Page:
Partnering makes difference for packaging, testing, assembly

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Oct. 29, 2003 – The right manufacturing partner can make the difference between failure and success for MEMS startups.

Startups are generally short on infrastructure and under pressure to generate an immediate return, while large firms have the equipment and the time to refine their processes. Given these pressures, experts say, startups need to find partners who not only can integrate packaging with sensor design, but who also can test MEMS devices and address additional aspects of assembly, such as calibration.

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“That’s really where the hurdle is going to be,” said Marlene Bourne, senior MEMS analyst at In-Stat/MDR.

Mike Steidl agreed. MEMS technology has particularly demanding requirements for startups, said the senior vice president of advanced product development for packaging firm Amkor Technology Inc. For starters, he said, MEMS often require dedicated production lines because their production and packaging processes are customized.

The clean rooms for MEMS packaging, test and assembly also often must meet a more demanding spec than the electronics industry. For example, Steidl said, if a customer wants to package a MEMS device whose moving parts are protected by a cap, Amkor can use its standard equipment lines.

 “There’s no real special handling or custom equipment or customized processes required for it,” he said. As a result, it’s a cheaper job.

On the other hand, if a device does not have a cap and its MEMS element is exposed, then Amkor’s challenge is to make the assembly process rigorously clean. Packaging, sawing and sealing must all be done in a higher quality clean room than what would ordinarily be used. In the case of high volume custom jobs such as Texas Instruments’ digital micromirror device, Amkor sets up a dedicated production line for package and assembly.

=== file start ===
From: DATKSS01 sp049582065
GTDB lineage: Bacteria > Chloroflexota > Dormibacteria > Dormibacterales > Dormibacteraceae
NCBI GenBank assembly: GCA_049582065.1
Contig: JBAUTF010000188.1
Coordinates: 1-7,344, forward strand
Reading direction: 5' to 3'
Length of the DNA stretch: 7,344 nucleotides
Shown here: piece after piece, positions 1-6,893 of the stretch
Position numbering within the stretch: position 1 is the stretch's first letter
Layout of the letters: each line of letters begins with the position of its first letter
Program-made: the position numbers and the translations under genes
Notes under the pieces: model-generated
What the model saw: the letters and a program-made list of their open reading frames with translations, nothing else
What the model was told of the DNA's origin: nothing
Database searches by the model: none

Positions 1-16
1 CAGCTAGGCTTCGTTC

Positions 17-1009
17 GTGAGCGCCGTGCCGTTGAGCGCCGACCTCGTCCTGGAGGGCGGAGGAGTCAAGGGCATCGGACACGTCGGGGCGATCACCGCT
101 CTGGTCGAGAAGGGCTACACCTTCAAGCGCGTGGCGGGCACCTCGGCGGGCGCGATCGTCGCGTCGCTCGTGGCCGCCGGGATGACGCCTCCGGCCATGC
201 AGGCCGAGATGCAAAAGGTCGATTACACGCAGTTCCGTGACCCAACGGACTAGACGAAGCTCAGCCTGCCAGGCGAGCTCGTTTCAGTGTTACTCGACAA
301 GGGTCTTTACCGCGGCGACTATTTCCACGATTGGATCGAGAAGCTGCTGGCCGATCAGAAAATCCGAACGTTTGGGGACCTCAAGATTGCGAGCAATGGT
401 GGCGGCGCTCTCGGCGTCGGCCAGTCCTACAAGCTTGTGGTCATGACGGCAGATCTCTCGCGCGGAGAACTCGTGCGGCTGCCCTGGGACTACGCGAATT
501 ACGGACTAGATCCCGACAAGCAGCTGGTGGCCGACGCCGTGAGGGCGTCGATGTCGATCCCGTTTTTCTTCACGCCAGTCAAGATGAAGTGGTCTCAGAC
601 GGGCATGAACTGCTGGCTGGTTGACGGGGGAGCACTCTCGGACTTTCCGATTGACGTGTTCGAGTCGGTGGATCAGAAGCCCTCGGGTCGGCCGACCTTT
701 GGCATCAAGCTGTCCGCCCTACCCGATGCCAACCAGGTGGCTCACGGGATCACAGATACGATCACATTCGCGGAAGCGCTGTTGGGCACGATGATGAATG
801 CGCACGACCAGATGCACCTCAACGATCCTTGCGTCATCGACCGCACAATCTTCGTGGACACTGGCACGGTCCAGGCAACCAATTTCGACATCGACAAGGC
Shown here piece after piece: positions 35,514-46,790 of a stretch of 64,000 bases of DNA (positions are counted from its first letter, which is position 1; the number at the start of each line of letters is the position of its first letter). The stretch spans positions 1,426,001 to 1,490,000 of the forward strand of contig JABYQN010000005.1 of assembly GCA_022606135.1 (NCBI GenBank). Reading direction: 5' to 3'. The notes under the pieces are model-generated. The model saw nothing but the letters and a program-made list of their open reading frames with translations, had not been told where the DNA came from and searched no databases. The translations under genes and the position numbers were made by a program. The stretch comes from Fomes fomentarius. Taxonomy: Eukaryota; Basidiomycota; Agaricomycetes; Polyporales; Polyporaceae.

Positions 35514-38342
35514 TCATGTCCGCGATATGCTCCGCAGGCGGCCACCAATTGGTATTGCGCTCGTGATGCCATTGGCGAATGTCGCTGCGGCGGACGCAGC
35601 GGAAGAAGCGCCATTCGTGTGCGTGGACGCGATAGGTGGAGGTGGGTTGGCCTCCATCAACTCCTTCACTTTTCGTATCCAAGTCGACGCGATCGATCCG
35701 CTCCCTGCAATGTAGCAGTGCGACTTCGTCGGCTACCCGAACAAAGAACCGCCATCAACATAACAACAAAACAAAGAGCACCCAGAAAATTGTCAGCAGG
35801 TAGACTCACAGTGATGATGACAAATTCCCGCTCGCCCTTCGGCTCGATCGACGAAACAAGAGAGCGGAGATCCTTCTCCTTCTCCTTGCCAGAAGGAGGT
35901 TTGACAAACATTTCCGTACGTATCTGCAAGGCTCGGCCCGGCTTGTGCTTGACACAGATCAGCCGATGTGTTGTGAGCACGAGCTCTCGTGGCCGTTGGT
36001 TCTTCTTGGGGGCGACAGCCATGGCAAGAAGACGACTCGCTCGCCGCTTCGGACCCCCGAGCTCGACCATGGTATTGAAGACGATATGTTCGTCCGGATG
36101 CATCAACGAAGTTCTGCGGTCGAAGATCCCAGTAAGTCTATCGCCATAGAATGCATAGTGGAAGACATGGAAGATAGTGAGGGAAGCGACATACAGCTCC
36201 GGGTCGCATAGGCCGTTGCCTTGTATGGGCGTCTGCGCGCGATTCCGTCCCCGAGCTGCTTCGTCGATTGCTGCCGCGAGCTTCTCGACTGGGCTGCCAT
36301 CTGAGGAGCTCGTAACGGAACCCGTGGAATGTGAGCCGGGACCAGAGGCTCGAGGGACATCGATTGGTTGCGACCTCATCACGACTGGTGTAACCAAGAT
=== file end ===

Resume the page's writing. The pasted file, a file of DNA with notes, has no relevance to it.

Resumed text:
That’s certainly not the kind of thing a MEMS startup can do on its own. Further complicating matters, experts say, is the fact that startups need to pay attention to the often-overlooked differences between sensors and integrated circuits, especially calibration.

Sensors fresh off a production line usually don’t register the exact same readings, said Joe Giachino, industrial liaison at the Wireless Integrated Microsystems Engineering Research Center at the University of Michigan. They must be calibrated so that they give the correct result.

Too many MEMS companies consider calibration even more of an afterthought than packaging, Giachino said. The trend toward integrated microsystems could help alleviate that problem. For example, electronics integrated with a MEMS sensor could automatically perform a self-calibration, eliminating a time-consuming step and letting engineers off the hook for including calibration among their packaging concerns.

There will be no such shortcuts for testing devices, however. MEMS developers can avoid the unnecessary cost of packaging defective chips by testing them before they are completely packaged. Companies that don’t integrate some form of test into the package and assembly process will only have to do it later — with fully packaged products.

Given the challenges involved, there is a dearth of firms that specialize in packaging MEMS. Experts say startups must look to MEMS specialists familiar with packaging or electronics specialists familiar with MEMS.

In-Stat’s Bourne pointed to Corning IntelliSense (which announced in September that it would close) and MEMSCAP for their ability to address both MEMS processes and packaging concerns. She also singled out Teledyne, Ziptronix  and Xanoptix  for their work integrating packaging options with MEMS processes.

Xanoptix is using a micromechanical attachment process to make hybrid wafers that include both electronics and sensors all on one piece of silicon. Ziptronix is working with a bonding technology that hermetically seals MEMS and other devices. Its complementary interconnect process is intended to attach MEMS and CMOS circuits.

On an international front, Bob Mehalso, a packaging consultant with Microtec Associates, cited Grenoble, France as a “phenomenal” hot spot for microsystems development. The area is home to LETI, the French government lab pushing microsystems and developing local infrastructure. Mehalso also said the European microsystems community understands the issues better.

“MEMS is a term that was coined here in the U.S.,” he said, adding that the acronym suggests that the microelectromechanical sensor or actuator is more important than package, test and assembly.

On the other hand, “When you talk about microsystems,” Mehalso said, referring to the Europeans’ term, “that’s the whole device.” By definition, he said, a microsystem is packaged, tested and assembled.

Over time, Mehalso said, the United States’ perspective will change, especially as new companies partner with established firms. Bill Trimmer, a veteran MEMS consultant, agreed: the more industry knowledge that is shared, the better. After all, he pointed out, the easier it is to package a MEMS device, the more likely it is to make it to market. In fact, the history of commercial MEMS has largely been determined by which devices could most easily be packaged first.

Overall, Trimmer said, it sums up nicely: “Package it and they will come.”


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